Gambia: 66% of health financing from international partners yet, health care remains costly

Gambia: 66% of health financing from international partners yet, health care remains costly

More than 66% of the total health funding in the Gambia comes from international health development partners, raising issues of sustainability and predictability of funding to the sector, the UN health agency said.

Less than 11% of the Gambia’s national budget is dedicated to healthcare. With the increasing cost of health care, the Gambia must allocate at least 15% of its budget to the sector and secure support to supplement current funding levels needed to deliver quality services.

A large portion of The Gambia’s national budget goes to Office of The President, an unnecessary allocation that could be cut and directed to health care.

Funds allocated for health care by the government are used for capacity-building for health care workers, purchase of equipment, logistics and supplies, and medications and vaccines.

Health sector constrained with limited access for rural dwellers

In the country’s eastern districts of Kantora, access to healthcare services are limited, with nursing assistants or registered nurses visiting the area once a week.

Those that are sick have to travel west to Basse or Bansang or forced to wait for a week in pain risking death, infections or serious complications.

“The health sector is sometimes constrained in that emergency purchases are inadvertently delayed due procurement procedures,” according to WHO’s Africa Health Observatory.

But The Gambia Public Procurement Authority says it wants to ensure efficient, effective and transparent procurement of medical materials.

Hospitals are ill-equipped, out of pocket cost remains high

Gambia remains far behind with changes therapeutic and diagnostic technologies and its declining economy, which is struggling with inflation and currency fluctuations is unable to cope.

In the country’s main hospital in the capital Banjul, there is only one dialysis machine. Patients have to pay thousands of dalasis and line up to wait their turn.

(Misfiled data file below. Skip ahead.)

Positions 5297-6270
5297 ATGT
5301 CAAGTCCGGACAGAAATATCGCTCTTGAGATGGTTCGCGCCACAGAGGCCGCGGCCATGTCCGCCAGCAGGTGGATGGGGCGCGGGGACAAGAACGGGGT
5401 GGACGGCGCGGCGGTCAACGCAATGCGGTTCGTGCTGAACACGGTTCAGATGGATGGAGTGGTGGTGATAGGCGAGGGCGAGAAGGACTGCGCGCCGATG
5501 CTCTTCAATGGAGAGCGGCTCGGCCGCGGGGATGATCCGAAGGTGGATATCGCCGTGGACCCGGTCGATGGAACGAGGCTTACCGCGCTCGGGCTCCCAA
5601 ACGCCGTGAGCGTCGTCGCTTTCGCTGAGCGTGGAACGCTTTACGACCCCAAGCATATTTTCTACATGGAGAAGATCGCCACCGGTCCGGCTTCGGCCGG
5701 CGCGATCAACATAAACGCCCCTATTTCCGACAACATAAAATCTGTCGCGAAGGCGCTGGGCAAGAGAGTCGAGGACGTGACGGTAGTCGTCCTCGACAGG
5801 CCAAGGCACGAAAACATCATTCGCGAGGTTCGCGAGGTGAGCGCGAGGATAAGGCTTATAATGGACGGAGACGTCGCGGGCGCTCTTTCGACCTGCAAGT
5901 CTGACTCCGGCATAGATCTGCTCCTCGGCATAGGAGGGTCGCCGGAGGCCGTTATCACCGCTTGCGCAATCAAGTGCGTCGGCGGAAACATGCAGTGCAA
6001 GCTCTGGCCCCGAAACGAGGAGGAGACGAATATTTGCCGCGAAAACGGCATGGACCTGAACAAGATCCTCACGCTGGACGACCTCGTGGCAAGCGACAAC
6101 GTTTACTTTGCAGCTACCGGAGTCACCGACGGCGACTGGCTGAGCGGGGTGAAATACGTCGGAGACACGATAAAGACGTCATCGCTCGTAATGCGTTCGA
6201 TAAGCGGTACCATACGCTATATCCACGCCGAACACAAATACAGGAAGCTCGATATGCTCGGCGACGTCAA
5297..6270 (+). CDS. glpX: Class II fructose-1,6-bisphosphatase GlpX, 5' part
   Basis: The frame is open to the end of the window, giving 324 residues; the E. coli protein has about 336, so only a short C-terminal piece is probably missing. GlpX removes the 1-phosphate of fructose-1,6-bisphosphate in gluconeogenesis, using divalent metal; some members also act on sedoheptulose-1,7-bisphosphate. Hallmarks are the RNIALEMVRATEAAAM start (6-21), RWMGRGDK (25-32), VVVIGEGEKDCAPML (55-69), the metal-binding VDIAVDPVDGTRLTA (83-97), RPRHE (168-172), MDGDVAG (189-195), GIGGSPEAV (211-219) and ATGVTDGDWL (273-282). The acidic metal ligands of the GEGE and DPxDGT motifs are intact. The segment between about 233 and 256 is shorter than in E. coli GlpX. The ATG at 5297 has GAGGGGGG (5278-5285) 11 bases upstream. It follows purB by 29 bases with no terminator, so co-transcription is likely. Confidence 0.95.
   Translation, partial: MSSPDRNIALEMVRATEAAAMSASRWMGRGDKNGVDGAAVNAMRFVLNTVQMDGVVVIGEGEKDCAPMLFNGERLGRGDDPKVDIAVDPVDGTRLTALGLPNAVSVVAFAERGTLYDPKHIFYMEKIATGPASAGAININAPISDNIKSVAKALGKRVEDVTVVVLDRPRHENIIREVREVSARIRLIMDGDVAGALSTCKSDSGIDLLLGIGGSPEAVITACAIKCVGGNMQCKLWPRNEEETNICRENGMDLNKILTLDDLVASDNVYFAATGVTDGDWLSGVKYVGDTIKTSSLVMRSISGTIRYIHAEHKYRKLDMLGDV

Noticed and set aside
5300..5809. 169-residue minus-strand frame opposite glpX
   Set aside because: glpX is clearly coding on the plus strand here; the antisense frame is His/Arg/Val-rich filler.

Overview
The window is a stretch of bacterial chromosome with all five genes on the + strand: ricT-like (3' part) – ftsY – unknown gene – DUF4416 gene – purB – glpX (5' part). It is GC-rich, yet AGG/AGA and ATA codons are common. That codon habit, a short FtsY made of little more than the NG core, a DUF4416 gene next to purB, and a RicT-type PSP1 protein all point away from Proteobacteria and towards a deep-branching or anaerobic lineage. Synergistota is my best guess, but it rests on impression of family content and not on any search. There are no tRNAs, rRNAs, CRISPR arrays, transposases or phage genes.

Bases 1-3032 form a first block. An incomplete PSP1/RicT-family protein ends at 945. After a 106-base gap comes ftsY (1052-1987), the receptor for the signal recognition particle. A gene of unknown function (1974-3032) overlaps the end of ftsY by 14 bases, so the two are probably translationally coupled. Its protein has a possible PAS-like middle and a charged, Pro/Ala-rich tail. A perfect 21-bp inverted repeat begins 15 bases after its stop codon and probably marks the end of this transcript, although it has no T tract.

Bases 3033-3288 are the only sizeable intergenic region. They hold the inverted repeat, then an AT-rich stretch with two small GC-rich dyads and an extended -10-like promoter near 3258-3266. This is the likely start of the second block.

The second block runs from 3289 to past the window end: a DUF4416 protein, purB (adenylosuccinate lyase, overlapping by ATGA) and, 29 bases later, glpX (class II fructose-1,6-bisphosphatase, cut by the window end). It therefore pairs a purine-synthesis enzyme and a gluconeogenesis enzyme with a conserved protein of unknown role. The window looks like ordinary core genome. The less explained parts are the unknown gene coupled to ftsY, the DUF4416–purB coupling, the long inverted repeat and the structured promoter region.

However, evidence indicates a decline in household’s direct out-of-pocket payment contribution to total health expenditure, which has fallen from 9% in 2004 but it still remains high.

The Gambia is mainland Africa’s smallest country and its economy is highly dependent on foreign aid, peanut export, tourism and remittances sent from citizens living aboard.

At least 75% of rural dwellers live on less than a $1.25 a day and households earn less than $350 per year.

Although it has a struggling public health system, the country avoided the wrath of the Ebola crisis that has shut down at three of it neighbors and affected three others seriously.

The Gambia’s tourism sector was seriously hit as tourist stayed away from the region. The IMF had to give the government at least US$10 million to prevent a collapse of the economy.

Pooling of resources for health financing

Gambia’s government uses a prepayment system, where funds collected through taxes, levies, special funds and insurance contributions are used to protect citizen by reducing out-of-pocket spending.

The issue of introducing health insurance for public services is currently in progress. The government is currently working on an insurance scheme for civil servants.

But WHO says this will only cover a small percentage of the population and ways of further protecting the rest of the population are needed.

Private companies in Gambia has some form of health insurance for their employees.

They finance health services through a parallel system that is used mainly by those who can afford to pay the supplementary fees, which are higher than the Government charges to see private doctors and receive treatment in private medical facilities, which deliver better health care services.

While a week’s day in ill-equipped public hospitals could cost between $50 to $75, a stay in a private hospital in Gambia for a week could range from $250 to $500. This is unaffordable to a majority of citizens, who buy thwir own medications and are forced scramble of a few dalasis to fuel ambulances to transport their sick to major health care facilities.

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